The Angels have just come off the all star break where Mike Trout and Tommy LaStella wore Tyler Skaggs no. 45 to honor their late teammate. Mike Trout for the first time in 7 years went hitless in the game. Not that this is a positive note when you’re trying to honor a friend but leave it to Trout to make his performance honorable. When asked about his hitless night Trout responded with “It was special, Obviously, felt him out there with me. If there’s any all-star game for me to go 0-for this is it cuz Tyler’s a pitcher. He would wanna go out there and throw some scoreless, hitless innings.” Not only is this response a great tribute to his friend/teammate but little did Trout know how many scoreless, hitless innings Skaggs was about to throw! Back to last night. The night that every pitcher and position player wore the number 45 and Skaggs across the back of their jersey. The night that his mom came out to throw the first pitch off a mound where her son had thrown many. Not only did she throw the first pitch but a strike! A woman who is a high school softball coach but also a mother who lost a son, with her other son (wearing Tyler’s high school jersey), Skaggs’ stepdad and her daughter-in-law by her side. Full of emotion in front of thousands of people, she threw a strike. If this alone isn’t goosebump worthy the rest of the night definitely was.

The Angels take the field. A team full of men playing a kids game, who surely felt the absence of a personality they had become accustom to hearing and seeing. The idea of being able to truly focus on the game and perform at their highest level didn’t seem attainable, from the outside looking in. They took no time in showing that not only were they going to play at a high level but possibly have one of the most memorable games of the year. Taylor Cole comes out along with the rest of the team wearing Skaggs’ jersey. He has an uneventful first inning as the Mariners go three up, three down. Surely just a good start to a game, nothing crazy, just glad that it went smoothly. Then the bottom of the first is when things get interesting. Trout comes up and quickly gives the Angels a lead with a home run. Not just any home run but a 454 foot home run. Now yes the projected distance can’t exactly be measured but the fact that it started with a 4 and a 5 (45 being Skaggs number) brought a grin to many faces. Maybe starting to get people to believe that Skaggs was there with them and not just a name on the back of their jerseys. The inning ends with 7 runs scored by the Angels. Surely being a nice cushion to enjoy the game and feel comfortable with their lead. Cole goes back out for the second and throws another hitless inning. Nothing too exciting 6 up 6 down. A good way to start a game and always nice to throw up a 0 after you score. With no thoughts that something special was going to ensue, Angels score again in the bottom of the 2nd inning. Making it 9-0 after two full innings.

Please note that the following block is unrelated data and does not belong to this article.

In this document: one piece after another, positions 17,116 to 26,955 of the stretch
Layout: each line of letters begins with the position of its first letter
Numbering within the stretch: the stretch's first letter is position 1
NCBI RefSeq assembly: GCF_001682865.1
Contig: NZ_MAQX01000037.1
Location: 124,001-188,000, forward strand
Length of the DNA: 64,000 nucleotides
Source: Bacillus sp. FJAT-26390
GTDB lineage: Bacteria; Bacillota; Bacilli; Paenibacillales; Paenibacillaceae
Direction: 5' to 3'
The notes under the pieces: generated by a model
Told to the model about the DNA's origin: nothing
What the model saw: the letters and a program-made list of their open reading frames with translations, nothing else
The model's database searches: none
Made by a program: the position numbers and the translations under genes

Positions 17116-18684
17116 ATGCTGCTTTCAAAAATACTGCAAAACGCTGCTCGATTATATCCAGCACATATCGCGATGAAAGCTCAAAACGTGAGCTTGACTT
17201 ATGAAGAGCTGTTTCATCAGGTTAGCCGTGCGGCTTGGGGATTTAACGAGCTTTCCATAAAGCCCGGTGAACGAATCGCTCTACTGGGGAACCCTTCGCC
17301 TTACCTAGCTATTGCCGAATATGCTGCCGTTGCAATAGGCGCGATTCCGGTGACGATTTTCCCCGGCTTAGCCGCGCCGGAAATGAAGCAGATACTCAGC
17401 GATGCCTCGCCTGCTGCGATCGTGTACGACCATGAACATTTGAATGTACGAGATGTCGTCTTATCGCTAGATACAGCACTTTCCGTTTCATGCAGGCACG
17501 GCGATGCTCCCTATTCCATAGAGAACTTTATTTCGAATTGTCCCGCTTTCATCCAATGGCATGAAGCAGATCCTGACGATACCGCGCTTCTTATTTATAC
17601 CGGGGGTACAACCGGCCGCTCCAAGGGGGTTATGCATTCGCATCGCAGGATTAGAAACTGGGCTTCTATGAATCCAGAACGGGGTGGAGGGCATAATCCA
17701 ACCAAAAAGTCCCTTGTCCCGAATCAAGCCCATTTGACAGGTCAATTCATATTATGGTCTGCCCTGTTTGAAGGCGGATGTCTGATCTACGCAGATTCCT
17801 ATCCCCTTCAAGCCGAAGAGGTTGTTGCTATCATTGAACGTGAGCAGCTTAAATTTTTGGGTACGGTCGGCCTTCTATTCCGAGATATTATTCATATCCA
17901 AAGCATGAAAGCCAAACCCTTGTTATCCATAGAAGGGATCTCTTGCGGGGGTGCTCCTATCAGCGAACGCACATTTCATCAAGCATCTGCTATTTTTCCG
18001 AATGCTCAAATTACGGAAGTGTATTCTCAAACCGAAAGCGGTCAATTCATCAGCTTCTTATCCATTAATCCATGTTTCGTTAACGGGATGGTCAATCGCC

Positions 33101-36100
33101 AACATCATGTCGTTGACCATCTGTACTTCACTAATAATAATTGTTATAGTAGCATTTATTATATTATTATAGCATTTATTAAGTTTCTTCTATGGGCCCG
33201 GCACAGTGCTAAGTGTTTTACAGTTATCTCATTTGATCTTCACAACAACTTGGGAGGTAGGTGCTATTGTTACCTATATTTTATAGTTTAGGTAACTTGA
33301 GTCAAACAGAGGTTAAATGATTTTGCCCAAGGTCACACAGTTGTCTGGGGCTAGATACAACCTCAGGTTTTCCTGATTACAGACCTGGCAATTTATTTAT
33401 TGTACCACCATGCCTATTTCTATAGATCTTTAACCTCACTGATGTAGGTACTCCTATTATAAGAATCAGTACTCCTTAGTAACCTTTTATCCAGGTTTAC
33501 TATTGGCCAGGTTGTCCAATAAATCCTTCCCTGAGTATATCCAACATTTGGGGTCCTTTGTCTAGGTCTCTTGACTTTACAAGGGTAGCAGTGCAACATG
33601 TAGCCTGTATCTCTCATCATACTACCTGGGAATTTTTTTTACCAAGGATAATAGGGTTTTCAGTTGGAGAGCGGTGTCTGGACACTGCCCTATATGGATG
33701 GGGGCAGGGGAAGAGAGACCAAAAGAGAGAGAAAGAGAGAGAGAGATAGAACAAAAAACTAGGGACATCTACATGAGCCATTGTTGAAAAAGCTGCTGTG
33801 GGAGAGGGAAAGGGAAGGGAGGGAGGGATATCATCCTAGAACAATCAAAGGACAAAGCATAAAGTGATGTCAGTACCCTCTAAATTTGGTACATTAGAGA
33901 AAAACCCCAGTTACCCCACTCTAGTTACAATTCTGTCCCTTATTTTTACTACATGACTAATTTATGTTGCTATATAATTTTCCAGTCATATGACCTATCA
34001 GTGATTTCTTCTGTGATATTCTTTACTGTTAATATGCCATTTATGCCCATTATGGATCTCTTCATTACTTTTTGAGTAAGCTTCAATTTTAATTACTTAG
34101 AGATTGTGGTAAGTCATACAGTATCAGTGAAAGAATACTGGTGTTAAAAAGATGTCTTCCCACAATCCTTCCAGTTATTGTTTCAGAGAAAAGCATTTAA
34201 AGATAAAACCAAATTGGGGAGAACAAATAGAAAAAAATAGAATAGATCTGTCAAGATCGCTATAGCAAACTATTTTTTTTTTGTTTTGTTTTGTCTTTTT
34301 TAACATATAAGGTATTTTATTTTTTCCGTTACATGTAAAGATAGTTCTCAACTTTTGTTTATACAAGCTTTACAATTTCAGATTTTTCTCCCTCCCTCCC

The top of the third comes with a pitching change. Manager Brad Ausmus had planned to only go with Cole for two. Felix Peña comes in and the rest is history. The innings come and go with the Angels scoring another run. The hitless innings on the defensive side seem a little more magical each time the team steps off the field. In the 6th a ball is hit between the third basemen and the shortstop. Off the bat it looked like maybe the magic was over and it was a good run at a no hitter. No hitters aren’t just an everyday thing but who wouldn’t want it to continue on this night. The ball bounces through the grass and then Angel’s third basemen might of grown wings as he dove to stop the ball from getting to the outfield. He stands up and fires the ball to first in time to get the runner. After a play like that on a night like this, you begin to feel that maybe it’s meant to be! If you have the MLB app many know that when a no hitter last 6 innings a little update shoots across the screen of your phone. It has happened multiple times and many times it doesn’t end with history but a late base hit followed with an ovation for the pitcher’s efforts. This night seemed like one of those special nights though. One of the nights that proves how beautiful the game of baseball truly is. One of the nights where you feel it’s meant to be because something more than a baseball game was being played but a human who had been apart of so many lives was being honored.

Let’s take a step back to 2016 late in the season when a kid by the name of Jose Fernandez dies in a boating accident. Remember the coverage like it was yesterday. In disbelief that such a talented young athlete was taken from this game. They honored him as well. As many sports fans remember something special happened on that day. Dee Gordon wearing Fernandez’s jersey lead off the game with a home run. Many people hit home runs but this was his first home run of the season. With just a few games left. In his own words Gordon would say that he had a little help that night. Even adding a little comedic relief by saying he had a hard time hitting home runs in batting practice. Many who remember that moment would tell you that something special happened when that ball left Gordon’s bat. Maybe just a coincidence but to the real baseball fan there are no coincidences. I would like to think that was proven last night.